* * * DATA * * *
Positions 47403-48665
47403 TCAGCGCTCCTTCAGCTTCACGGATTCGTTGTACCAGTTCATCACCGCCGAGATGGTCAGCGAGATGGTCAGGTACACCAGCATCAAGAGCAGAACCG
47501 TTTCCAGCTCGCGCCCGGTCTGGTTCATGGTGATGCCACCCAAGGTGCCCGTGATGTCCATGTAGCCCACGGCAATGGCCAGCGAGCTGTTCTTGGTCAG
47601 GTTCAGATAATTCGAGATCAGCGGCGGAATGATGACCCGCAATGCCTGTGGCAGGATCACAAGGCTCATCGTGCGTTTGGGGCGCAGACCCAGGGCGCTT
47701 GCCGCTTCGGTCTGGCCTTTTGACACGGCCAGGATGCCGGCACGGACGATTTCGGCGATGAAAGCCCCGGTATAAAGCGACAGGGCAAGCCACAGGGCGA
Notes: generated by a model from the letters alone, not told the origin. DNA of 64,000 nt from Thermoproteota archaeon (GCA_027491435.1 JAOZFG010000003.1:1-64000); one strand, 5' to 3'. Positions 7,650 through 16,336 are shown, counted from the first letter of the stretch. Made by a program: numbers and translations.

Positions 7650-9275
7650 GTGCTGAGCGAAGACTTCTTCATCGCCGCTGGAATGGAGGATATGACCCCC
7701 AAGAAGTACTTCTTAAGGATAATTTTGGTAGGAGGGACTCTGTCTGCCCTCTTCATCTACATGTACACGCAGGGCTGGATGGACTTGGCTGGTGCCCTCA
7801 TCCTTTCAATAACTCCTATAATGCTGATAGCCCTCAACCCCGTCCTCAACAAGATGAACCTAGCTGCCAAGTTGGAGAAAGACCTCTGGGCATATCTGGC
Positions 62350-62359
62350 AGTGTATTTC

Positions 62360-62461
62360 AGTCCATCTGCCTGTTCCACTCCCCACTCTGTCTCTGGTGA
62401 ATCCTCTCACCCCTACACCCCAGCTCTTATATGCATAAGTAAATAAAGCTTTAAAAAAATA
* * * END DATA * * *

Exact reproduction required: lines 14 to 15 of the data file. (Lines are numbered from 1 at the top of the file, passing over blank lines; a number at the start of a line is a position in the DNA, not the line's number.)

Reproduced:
62360 AGTCCATCTGCCTGTTCCACTCCCCACTCTGTCTCTGGTGA
62401 ATCCTCTCACCCCTACACCCCAGCTCTTATATGCATAAGTAAATAAAGCTTTAAAAAAATA